Ahhh…the push up. What an amazing exercise! Push ups are one of the most basic yet effective exercise movements that you can perform. However, even though many of us have been performing push ups since elementary school, our mechanics are often poor.
I recently completed my Movement and Mobility Specialist Certification from MobilityWOD, and proper push up technique was a hot topic. With such a basic movement, how can we be doing it wrong? Whether you are a seasoned athlete or someone new to working out, we think the following tips will help you perfect your push ups.
A perfect push up starts with a stable trunk. If your core isn’t tight, a proper push up is going to be really hard to do. If you don’t follow a trunk stabilization or bracing technique before and during exercise, you need to start implementing this today. Here’s what Dr. Kelly Starett recommends in his book, The Supple Leopard.
- Feet shoulder width apart
- Screw your feet into the ground…think about your feet being on dinner plates, and spin those plates
- Squeeze your butt
- Pull your ribcage down
- Pull your belly button into your spine
- Place your head in neutral
- Put your shoulders into a stable position
Once your trunk is stable, not only will you find more power and strength in your push up, but you will also have a really hard time sagging your hips. We see a droopy core or sagging hips all the time, and it’s usually a result of poor stabilization in the core area.
If your trunk is stable, your body will be in a straight line. Watch your head position. You want to keep your spine neutral. As you get tired, it’s easy to let the head fall. On the flip side, you also don’t want the head up. Keep the head position and the spine as straight as possible during all reps.
Practice a stabilization or bracing technique. Engage your glutes and your abdomen when you are doing a push ups. When you get tired, squeeze your butt even tighter to prevent your mechanics from going down the drain.
Chicken Wing Arms
Okay, so up until I really started researching mobility and movement techniques, I was guilty of this flaw. I like to call it the chicken wing arm. You’ve seen it. It is more common in females than in males, but if you have ever seen someone perform push ups with their elbows flaring wide, you’ve seen the chicken wing arm. This flaw causes the shoulder to internally rotate, putting pressure onto the shoulder and limiting your range of motion.
So, if you are guilty of flaring those elbows, be patient. This one can be hard to fix, and it can make you feel like a really crappy push up-er. But…you have got to start somewhere.
Place your hands underneath the shoulders, or just a touch wider than the shoulders. Go through the trunk stabilization, and make sure you squeeze your butt. As you lower yourself down, your elbows should come back instead of out. Keep them close. Make sure that your hands stay flat and your fingers are facing forward.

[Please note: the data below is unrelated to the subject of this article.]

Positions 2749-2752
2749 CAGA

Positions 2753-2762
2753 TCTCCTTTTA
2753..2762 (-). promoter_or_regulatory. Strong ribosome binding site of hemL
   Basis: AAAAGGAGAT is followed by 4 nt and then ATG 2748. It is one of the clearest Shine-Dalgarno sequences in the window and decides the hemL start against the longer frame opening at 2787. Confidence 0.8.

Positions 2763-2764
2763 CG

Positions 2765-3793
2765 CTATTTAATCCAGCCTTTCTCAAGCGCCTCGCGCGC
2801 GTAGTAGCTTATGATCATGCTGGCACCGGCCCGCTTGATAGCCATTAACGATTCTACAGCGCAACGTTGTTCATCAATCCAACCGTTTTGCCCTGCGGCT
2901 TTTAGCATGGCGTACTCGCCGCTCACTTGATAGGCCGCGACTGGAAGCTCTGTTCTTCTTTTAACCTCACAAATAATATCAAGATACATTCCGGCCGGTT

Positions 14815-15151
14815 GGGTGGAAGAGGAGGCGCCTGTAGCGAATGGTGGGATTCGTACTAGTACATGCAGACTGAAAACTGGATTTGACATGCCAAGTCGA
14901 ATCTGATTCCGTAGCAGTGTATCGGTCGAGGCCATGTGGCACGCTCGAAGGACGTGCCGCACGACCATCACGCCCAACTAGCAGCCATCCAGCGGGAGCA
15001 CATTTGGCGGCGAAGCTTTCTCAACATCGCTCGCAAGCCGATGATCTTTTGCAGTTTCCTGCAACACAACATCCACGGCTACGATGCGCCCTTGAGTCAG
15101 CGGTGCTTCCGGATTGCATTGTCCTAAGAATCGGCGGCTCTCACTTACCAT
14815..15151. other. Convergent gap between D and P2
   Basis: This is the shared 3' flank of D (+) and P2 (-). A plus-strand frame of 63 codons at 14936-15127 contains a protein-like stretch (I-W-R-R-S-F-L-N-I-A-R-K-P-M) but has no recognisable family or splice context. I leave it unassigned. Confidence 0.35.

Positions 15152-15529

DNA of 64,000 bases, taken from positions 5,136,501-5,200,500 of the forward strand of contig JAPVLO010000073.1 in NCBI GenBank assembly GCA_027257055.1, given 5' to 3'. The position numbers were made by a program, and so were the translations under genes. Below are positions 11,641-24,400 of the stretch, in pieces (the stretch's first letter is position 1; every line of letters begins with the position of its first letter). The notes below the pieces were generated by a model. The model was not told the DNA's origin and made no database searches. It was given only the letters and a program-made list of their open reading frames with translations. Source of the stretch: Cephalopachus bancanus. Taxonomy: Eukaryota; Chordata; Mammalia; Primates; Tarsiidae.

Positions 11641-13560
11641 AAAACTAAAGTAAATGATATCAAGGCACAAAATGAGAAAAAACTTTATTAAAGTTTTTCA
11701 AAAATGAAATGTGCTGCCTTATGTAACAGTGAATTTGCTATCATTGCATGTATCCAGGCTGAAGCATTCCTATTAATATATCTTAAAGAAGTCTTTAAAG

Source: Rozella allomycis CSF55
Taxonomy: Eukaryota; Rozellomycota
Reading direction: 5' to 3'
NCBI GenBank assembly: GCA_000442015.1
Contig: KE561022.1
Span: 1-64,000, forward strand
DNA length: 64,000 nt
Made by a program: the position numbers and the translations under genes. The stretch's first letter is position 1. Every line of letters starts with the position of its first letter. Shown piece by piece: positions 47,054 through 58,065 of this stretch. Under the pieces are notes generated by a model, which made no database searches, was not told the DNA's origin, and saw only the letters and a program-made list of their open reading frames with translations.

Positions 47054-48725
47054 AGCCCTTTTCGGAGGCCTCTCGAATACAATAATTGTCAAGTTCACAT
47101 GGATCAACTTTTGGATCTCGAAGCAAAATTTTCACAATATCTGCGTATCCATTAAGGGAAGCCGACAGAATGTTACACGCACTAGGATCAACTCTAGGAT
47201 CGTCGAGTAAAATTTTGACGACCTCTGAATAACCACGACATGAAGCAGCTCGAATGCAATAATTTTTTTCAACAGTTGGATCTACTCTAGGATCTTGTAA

Watch yourself in the mirror or film yourself. Notice your forearms, elbows, and your shoulders. You should see a vertical forearm, your arm move toward a 90 degree angle and then back up. What you should not see is rotation at the shoulder.
Range of Motion
If you aren’t getting full range of motion, you need to modify so that you can get to end range. Missing out on the full range of motion will inhibit you from working all of the muscles that should be used in a proper push up. Full range of motion would put your arms at 90 degrees. If you struggle here, begin with a chest to floor push up to ensure that you hit a full range of motion.
Stop doing push ups on your knees! Yep, I said it. Get off your knees. Have you ever wondered why after modifying your push ups for years, you still can’t do a proper push up? Up until about a year ago, we always modified push ups for our clients by having them drop to their knees.
Unfortunately, by dropping to the knees, it is nearly impossible to create a stable trunk and have proper mechanics. Instead of modifying your push ups by dropping to your knees, try adopting the “worm” technique. Josh and I address this in detail in the video above, so make sure you check it out.
To perform the “worm,” focus on lowering yourself all the way to the ground. Remember, your trunk is stable and your elbows are tracking back. From the ground squeeze your butt tight and worm up to the starting position. You will notice that with your butt squeezed, your range of motion in the spine is limited. This is a good thing. You don’t want your bones or joints stopping your range of motion. Once you are at the top of the push up position, go back through your stabilization and perform your next rep.
If you find that you cannot lower yourself to the ground properly, try moving to a wall or incline push up. For a wall push up, simply place your hands on a wall and perform the push up motion. Once you can easily do 20-30 repetitions, move to an incline push up. For the incline push up, your hands just need to be elevated. You can use a table, bench, couch, or whatever piece of furniture you have around. Lower yourself down and up, watching your trunk as well as your elbows.
Try changing up your modification. You will be surprised at how fast your push ups improve.
Now, Start Pushing
Push ups should be a regular part of your training routine. As you begin to change your push ups and focus on the proper mechanics, make sure you get out of the “completion” mentality. This means that just because your workout lists 50 push ups doesn’t mean you have to do all 50 push ups. Do what you can and then move on. Break the push ups into sets so that you can do each one with proper form. You never want to sacrifice form and good mechanics to hit the rep count listed on your workout.
Want to get some push ups in with FOF? Come try a week for free at any of our locations.
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Keep those elbows back :).